Traumatic brain injuries (TBI) are a large cause of death in the United States. According to the CDC, 153 Americans die from TBI every day. Death and hospitalization rates due to fall-related TBIs increases significantly with age.
No matter the age, a brain injury can be traumatic, but people who are 65 or older are more susceptible to the trauma.
The type of injuries that typically follow a fall are usually physical, but TBIs cause just as many health issues. The side effects of TBIs are usually more long term and can lead to impaired memory, emotional and functional impairments, and long-term cognitive problems.
TBIs can vary depending on the severity of the situation. Sometimes the side effects can be instant, while others may not notice anything until later. Long-term health issues can increase the risk of developing conditions such as Alzheimer’s and dementia.
Traumatic brain injuries, like any other injury, can vary on how severity and risks. TBIs are typically ranked from mild, moderate, and severe.
Mild brain injuries are considered to be conditions like concussions. The symptoms show themselves shortly after the trauma and are one of the most common types of TBIs. The effects of a concussion are temporary.
Moderate traumas can often cause unconsciousness. The unconsciousness can last 30 minutes or longer. Moderate traumas can have long lasting side effects.
Severe brain traumas can have serious, long-term side effects. Following a severe brain trauma, you could lose consciousness for 24 hours or more depending on the severity. It could be difficult to recover from a severe brain trauma.
If you have experienced a fall-relatedTBI, watch out for the following symptoms. If you are experiencing any of these symptoms, visit your doctor:
The best treatment option for you will depend on the severity of your TBI. Each type of brain trauma can have a different treatment.
In the case of mild brain injuries, treatment can happen at home with some observation or a quick visit to the hospital. It is common for more severe cases of brain injuries to require inpatient treatment.
Your physician can build a treatment plan for you depending on which type of TBI you are experiencing. It is crucial that you follow through with the recommendations your doctor provides. Even after following your doctors instructions, it is important to remain conscious of your health since you could still be at risk. Monitor for any symptoms that could develop over time.
A recent study has found that older adults aged 70 or older that experience ground-level falls are more likely to experience severe injuries and less likely to survive them.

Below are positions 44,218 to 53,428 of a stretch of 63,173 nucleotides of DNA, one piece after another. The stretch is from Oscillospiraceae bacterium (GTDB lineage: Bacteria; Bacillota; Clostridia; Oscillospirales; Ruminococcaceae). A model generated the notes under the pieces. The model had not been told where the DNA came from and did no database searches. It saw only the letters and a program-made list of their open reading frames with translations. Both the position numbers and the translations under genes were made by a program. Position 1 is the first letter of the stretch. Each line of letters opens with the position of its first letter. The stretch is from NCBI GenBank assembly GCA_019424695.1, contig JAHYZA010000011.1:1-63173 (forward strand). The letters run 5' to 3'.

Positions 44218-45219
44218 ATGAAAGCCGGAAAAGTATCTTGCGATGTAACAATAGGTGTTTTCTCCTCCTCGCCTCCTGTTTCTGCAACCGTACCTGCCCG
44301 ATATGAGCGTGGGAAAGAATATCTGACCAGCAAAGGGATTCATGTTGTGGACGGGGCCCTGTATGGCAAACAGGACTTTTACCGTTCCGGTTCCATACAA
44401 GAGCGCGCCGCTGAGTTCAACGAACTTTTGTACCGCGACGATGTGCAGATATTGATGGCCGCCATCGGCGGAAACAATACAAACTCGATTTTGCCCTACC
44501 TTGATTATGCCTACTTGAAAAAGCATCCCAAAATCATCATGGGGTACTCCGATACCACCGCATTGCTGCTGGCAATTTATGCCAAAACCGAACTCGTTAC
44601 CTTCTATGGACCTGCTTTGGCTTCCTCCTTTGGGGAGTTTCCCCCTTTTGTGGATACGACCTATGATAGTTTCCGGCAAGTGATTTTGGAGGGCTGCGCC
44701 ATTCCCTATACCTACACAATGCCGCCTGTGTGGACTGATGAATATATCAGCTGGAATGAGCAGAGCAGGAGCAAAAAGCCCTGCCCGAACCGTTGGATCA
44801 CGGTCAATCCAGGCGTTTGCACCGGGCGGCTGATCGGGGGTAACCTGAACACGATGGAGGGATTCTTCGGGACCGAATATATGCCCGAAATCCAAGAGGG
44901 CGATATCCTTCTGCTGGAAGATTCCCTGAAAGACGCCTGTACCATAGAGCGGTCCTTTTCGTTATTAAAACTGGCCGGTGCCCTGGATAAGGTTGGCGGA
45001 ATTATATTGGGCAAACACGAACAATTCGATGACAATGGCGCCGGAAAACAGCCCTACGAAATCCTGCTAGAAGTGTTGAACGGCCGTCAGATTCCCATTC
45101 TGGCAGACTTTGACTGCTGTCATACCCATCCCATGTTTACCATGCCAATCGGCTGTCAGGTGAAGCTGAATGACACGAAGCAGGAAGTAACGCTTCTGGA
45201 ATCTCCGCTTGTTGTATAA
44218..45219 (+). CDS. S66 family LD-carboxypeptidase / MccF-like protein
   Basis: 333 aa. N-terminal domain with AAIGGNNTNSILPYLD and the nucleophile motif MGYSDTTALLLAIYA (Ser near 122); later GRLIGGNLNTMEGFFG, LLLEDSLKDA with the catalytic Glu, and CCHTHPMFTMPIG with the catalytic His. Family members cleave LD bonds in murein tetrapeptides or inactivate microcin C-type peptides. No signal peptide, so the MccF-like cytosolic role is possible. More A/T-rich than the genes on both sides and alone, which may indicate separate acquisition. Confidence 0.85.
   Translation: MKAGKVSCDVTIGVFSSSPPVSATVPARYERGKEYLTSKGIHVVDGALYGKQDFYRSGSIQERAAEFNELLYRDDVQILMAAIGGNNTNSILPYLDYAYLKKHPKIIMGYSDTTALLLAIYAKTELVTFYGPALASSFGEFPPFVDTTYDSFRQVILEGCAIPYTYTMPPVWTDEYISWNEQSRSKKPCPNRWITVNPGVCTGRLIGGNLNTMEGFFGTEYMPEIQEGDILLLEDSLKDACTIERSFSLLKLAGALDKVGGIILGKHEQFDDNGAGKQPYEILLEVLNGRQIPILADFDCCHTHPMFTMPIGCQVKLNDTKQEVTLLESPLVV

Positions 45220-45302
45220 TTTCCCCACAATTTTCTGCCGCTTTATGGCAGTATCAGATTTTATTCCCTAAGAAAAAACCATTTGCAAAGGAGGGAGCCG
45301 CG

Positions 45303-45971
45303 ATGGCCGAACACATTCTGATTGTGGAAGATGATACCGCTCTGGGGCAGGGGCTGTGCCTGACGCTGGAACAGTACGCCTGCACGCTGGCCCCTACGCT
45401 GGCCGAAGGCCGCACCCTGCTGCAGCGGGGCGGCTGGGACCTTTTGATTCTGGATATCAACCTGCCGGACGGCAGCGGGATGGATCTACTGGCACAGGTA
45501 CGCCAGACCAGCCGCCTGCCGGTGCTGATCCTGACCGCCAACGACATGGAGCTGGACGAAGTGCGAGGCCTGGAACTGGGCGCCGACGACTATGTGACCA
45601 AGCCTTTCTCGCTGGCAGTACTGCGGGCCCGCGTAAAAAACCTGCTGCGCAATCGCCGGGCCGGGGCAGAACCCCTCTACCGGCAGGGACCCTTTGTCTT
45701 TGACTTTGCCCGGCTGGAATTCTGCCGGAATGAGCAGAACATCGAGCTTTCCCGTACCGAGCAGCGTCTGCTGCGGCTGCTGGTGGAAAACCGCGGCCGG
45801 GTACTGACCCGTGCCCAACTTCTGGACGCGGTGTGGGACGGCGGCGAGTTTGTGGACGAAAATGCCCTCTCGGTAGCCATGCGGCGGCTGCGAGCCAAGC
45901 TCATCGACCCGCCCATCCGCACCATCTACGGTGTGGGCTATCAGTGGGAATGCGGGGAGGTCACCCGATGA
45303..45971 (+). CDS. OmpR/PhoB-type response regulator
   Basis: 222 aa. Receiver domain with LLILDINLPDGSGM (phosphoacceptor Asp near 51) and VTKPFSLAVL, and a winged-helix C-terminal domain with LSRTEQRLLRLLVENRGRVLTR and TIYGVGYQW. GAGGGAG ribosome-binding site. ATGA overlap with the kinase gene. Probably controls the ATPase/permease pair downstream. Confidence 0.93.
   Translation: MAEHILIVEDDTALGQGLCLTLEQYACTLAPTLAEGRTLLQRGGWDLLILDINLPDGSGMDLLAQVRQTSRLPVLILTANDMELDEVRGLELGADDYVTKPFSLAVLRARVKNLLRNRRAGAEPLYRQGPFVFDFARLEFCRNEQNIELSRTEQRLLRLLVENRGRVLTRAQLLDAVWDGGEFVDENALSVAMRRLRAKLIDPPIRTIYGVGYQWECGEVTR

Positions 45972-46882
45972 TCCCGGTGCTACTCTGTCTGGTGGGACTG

There is a common misconception that falling from a greater height can cause more severe health complications than a ground-level fall. Previously ground-level falls were associated with minor injuries, but according to the study, older patients are three times more likely to die due to a ground-level fall.
The study was lead by trauma surgeon and researcher Julius Cheng, M.D., M.P.H. His research is the largest analysis of trauma patients who have experienced ground-level falls.
Researchers used data from 57,302 patients with ground-level falls from 2001 through 2005 for the study. The information was pulled from the National Trauma Data Bank along with each patient’s demographic, type of fall, the severity of their TBIs, and final outcomes.
Cheng says, “Our research shows that falls from low levels shouldn’t be underestimated in terms of how bad they can be, especially in older patients.”
There was a 55 percent increase in fatal falls for older adults between 1993 and 2003 due to the general population age increasing. The number of older adults visiting the emergency room has increased and the number is likely to continue growing.
Looking at these numbers, it is likely that trauma centers will need to prepare for more TBI-related treatment in the future.
It is common for older adults to have more pre-existing medical conditions. When these type of patients suffer from something that may be considered low-level, it could still result in something as serious as a broken hip.
The research team found that over four percent of older adult patients died following a ground-level fall, in comparison to one percent of other patients. Patients who are 70 years or older remained in the hospital or intensive care unit (ICU) for longer periods of time. Within that group, only 22 percent were able to return to the way they functioned before entering the hospital.
After reviewing these numbers and seeing that ground-level falls can lead to severe injuries or death, it is important to also know that three-quarters of the total patient numbers with ground-falls do not end up with severe injuries.
With the limited resources at medical centers in the United States, the research team identified two major predictors of patients experiencing ground-level falls. First, the patient will be 70 years or older. Second, a Glasgow Coma Scale score of 15 or less. The Glasgow Coma Scale is popularly used as an indicator of brain injuries
More research is required for the treatment of older adult patients in trauma centers.
“This study brings up the important question of what we need to do as a society to help our older folks take care of themselves,” said Cheng. “Instead of just treating falls as they happen, the focus should be on what we can do to help older people avoid them in the first place.”
It is also important to plan ahead by working on fall prevention or what to do in the case of a fall. If you are an older adult or you have a family member who fits the bill, something as simple as a medical alert system or starting some home renovations could give peace of mind to everyone involved.